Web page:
Almost all businesses today, regardless of their market position or size, use Business Intelligence solutions to evaluate their business and customer data and, as a result, make smarter and more informed business decisions that help them grow and profit. Businesses can use Business Intelligence tools to visualize their data in the form of Dashboards in order to acquire Insights and increase Revenue.
In today’s market, there are a plethora of Business Intelligence products to choose from. Tableau is a well-known program that is utilized by practically every department in a company, including Product, Marketing, and Finance. This article will help you understand the various Parameters in Tableau.
Table of Contents
What is Tableau?
Tableau is a prominent Business Intelligence and Data Analytics application that was created to assist organizational decision-makers in visualizing, analyzing, and understanding complicated business data so that they can make data-driven decisions. It may be used to generate a variety of interactive displays and extract useful information. Tableau was founded in 2003 as part of a computer science project at Stanford with the purpose of enhancing the flow of any data analysis and making data more accessible and clear to people through simple visuals.
VizQL, a key Tableau technology, allows users to graphically express data by converting drag-and-drop actions into data queries via a user-friendly interface. Chris Stolte, Pat Hanrahan, and Christian Chabot, Tableau’s co-founders, invented and patented it.
Businesses of various kinds and scales rely on Tableau and other Business Intelligence solutions to evaluate their data. Tableau Visualizations are used by large-scale companies like Unilever, which sells 400+ different kinds of products in 190+ countries, as well as small-scale local businesses like Marination, an Asian-Hawaiian food truck cafe in Seattle.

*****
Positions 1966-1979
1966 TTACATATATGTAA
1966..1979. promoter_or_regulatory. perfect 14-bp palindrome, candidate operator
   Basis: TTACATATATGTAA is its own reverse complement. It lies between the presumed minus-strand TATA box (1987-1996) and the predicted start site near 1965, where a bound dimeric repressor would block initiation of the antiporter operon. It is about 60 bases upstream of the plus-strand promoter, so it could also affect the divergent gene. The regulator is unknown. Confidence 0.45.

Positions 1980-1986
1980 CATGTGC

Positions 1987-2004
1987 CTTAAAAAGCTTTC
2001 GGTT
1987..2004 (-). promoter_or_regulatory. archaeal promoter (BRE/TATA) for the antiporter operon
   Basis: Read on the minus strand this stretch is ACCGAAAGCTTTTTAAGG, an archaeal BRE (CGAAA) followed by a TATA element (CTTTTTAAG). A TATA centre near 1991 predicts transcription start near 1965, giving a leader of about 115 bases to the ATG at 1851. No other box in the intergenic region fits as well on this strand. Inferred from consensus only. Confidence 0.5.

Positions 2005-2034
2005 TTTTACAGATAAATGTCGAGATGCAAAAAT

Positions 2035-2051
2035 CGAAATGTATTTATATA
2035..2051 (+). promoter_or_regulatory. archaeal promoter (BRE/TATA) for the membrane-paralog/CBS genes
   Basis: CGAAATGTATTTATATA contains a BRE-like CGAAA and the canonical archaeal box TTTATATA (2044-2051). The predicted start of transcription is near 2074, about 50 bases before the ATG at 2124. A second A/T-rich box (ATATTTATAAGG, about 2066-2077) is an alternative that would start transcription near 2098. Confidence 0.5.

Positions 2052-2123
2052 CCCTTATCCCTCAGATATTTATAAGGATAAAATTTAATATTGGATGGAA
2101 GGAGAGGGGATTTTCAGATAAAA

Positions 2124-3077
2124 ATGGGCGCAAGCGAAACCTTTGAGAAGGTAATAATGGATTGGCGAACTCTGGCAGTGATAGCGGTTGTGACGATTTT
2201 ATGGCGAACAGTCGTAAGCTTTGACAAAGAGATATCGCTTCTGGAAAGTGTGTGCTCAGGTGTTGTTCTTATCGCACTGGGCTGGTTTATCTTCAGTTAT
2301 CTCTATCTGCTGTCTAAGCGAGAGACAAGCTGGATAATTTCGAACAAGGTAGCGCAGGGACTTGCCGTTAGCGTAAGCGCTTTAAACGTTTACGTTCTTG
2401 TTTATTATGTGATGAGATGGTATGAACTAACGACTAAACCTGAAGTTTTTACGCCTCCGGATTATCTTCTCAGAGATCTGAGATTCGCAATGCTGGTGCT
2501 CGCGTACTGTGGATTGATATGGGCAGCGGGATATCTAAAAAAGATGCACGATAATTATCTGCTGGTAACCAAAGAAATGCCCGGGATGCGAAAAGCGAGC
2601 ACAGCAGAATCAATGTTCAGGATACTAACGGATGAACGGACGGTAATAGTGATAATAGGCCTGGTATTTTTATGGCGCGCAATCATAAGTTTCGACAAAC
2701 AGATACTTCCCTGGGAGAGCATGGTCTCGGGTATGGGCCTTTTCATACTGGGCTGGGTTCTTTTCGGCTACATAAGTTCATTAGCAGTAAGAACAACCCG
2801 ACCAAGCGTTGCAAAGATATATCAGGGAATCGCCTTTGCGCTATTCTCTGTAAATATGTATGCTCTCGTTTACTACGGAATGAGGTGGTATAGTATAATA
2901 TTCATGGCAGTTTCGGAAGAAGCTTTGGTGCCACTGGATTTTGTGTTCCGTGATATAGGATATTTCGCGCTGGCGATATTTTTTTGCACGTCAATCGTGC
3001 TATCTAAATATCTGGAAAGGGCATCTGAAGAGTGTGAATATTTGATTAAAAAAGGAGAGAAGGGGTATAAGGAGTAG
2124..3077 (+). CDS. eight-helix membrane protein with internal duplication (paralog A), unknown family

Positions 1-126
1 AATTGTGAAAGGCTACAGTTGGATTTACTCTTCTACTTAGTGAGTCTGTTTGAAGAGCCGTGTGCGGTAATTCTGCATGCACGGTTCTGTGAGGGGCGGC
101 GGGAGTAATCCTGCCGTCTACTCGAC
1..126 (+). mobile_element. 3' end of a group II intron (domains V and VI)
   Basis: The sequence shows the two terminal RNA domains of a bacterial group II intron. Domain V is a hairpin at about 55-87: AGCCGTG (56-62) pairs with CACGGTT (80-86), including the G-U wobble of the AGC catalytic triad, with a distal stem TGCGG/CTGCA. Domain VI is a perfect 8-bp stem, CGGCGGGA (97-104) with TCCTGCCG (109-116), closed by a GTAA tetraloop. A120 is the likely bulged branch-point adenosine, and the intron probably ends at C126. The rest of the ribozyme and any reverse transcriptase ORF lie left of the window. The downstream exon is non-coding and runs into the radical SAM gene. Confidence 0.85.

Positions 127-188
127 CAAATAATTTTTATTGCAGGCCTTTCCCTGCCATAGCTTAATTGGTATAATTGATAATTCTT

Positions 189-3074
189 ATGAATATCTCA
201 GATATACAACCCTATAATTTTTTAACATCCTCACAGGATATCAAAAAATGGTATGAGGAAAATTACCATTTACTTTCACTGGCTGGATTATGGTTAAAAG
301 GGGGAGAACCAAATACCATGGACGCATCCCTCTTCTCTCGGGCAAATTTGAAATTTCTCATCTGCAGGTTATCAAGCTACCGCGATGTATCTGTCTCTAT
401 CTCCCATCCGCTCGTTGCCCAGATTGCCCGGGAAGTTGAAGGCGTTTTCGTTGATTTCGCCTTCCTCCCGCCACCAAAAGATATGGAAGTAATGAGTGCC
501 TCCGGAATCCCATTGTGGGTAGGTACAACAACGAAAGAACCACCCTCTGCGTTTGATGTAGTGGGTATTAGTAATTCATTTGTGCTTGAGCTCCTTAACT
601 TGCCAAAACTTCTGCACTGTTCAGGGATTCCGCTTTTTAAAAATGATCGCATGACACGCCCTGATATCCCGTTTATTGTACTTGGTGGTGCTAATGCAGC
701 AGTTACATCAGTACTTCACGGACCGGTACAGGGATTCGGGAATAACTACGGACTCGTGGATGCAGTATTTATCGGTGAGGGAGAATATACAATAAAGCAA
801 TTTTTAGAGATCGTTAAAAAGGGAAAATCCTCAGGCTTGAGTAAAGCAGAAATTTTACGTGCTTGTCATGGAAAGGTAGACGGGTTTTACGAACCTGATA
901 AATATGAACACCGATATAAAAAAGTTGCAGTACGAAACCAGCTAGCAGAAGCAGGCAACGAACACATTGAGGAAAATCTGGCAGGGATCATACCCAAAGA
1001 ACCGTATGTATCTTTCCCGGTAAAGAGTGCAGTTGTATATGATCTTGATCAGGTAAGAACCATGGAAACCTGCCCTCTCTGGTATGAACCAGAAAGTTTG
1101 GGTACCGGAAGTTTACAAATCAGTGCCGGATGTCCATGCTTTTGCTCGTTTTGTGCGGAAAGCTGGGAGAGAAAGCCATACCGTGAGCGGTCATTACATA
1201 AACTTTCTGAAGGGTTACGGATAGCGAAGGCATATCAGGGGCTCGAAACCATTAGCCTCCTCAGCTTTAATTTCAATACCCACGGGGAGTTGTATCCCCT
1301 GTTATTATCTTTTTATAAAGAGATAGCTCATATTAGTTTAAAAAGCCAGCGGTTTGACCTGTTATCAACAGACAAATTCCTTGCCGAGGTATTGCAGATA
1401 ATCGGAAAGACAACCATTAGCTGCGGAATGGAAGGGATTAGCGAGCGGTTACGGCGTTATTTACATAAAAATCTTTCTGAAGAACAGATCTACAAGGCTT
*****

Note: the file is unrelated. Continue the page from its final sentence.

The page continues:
Tableau Public is a free version that complements the company’s premium products and services, which include Tableau Desktop, Tableau Server, Tableau Online, and Tableau Reader.
Key Features of Tableau
- Tableau allows you to ask natural language inquiries about your data.
- It connects with data stored on-premises as well as data stored in the cloud.
- It connects to any Cloud-based platform, such as Salesforce and Google Analytics, as well as SQL-based databases (MySQL, PostgreSQL, MariaDB, MongoDB, etc).
- Tableau has a drag-and-drop interface that is easy to use.
- Tableau makes combining data from several sources a breeze.
- For studying and identifying Data Trends, Tableau provides a number of visualization options.
- Tableau allows you to create Interactive Dashboards and share them with both internal and external stakeholders.
For further information on Tableau, check out the official website here.
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What are Parameters in Tableau?
Parameters in Tableau are workbook variables such as a number, date, or a calculated field that allow users to change a constant value in a calculation, filter, or reference line.
For instance, the user can construct a new calculated field that returns True if the total mark aggregate is greater than 90% and False if it is less than 90%. Users can change the constant value “90 percent” in the formula with Tableau settings according to their needs. Users can dynamically change the threshold values in their calculations using parameter control.
Now you have a basic understanding of Parameters in Tableau. Let’s go on to learning how Parameters in Tableau are constructed.
How to create Parameters in Tableau?
The following steps need to be followed to create Parameters in Tableau:
Step 1: Navigating to Create Parameter
Click the drop-down arrow in the top right corner of the Data pane to Create a Parameter. From the drop-down menu, choose Create Parameter.
Step 2: Adding Data Types
A window called Create Parameter will appear. You can give the Parameter a name, select its Data Type, set the current value, permitted values, and so on from this box.